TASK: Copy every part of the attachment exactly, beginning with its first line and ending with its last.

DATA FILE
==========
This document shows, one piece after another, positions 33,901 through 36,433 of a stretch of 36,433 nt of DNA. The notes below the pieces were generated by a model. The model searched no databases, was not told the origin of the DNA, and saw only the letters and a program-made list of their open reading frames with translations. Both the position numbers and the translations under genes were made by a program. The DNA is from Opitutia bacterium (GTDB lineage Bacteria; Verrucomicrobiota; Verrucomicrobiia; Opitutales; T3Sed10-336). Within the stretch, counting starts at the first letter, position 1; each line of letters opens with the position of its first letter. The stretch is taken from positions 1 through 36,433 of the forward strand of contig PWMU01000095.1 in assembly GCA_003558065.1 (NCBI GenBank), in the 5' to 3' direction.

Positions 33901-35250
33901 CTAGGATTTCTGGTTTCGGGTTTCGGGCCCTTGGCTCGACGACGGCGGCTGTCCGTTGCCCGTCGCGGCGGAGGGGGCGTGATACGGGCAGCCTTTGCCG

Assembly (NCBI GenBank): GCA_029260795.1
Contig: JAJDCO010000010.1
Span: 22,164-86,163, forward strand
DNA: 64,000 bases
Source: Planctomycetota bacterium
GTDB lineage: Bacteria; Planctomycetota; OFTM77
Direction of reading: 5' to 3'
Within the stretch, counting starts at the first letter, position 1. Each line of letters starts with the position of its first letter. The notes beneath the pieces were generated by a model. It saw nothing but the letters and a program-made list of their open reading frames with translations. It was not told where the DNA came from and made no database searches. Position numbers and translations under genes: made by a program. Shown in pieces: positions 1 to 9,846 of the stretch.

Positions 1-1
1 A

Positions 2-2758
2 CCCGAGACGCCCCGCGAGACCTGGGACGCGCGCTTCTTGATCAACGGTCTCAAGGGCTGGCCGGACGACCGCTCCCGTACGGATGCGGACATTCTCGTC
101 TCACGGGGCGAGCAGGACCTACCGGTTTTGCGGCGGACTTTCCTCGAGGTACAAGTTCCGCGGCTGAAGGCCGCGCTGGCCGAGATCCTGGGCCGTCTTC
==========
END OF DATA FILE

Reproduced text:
This document shows, one piece after another, positions 33,901 through 36,433 of a stretch of 36,433 nt of DNA. The notes below the pieces were generated by a model. The model searched no databases, was not told the origin of the DNA, and saw only the letters and a program-made list of their open reading frames with translations. Both the position numbers and the translations under genes were made by a program. The DNA is from Opitutia bacterium (GTDB lineage Bacteria; Verrucomicrobiota; Verrucomicrobiia; Opitutales; T3Sed10-336). Within the stretch, counting starts at the first letter, position 1; each line of letters opens with the position of its first letter. The stretch is taken from positions 1 through 36,433 of the forward strand of contig PWMU01000095.1 in assembly GCA_003558065.1 (NCBI GenBank), in the 5' to 3' direction.

Positions 33901-35250
33901 CTAGGATTTCTGGTTTCGGGTTTCGGGCCCTTGGCTCGACGACGGCGGCTGTCCGTTGCCCGTCGCGGCGGAGGGGGCGTGATACGGGCAGCCTTTGCCG

Assembly (NCBI GenBank): GCA_029260795.1
Contig: JAJDCO010000010.1
Span: 22,164-86,163, forward strand
DNA: 64,000 bases
Source: Planctomycetota bacterium
GTDB lineage: Bacteria; Planctomycetota; OFTM77
Direction of reading: 5' to 3'
Within the stretch, counting starts at the first letter, position 1. Each line of letters starts with the position of its first letter. The notes beneath the pieces were generated by a model. It saw nothing but the letters and a program-made list of their open reading frames with translations. It was not told where the DNA came from and made no database searches. Position numbers and translations under genes: made by a program. Shown in pieces: positions 1 to 9,846 of the stretch.

Positions 1-1
1 A

Positions 2-2758
2 CCCGAGACGCCCCGCGAGACCTGGGACGCGCGCTTCTTGATCAACGGTCTCAAGGGCTGGCCGGACGACCGCTCCCGTACGGATGCGGACATTCTCGTC
101 TCACGGGGCGAGCAGGACCTACCGGTTTTGCGGCGGACTTTCCTCGAGGTACAAGTTCCGCGGCTGAAGGCCGCGCTGGCCGAGATCCTGGGCCGTCTTC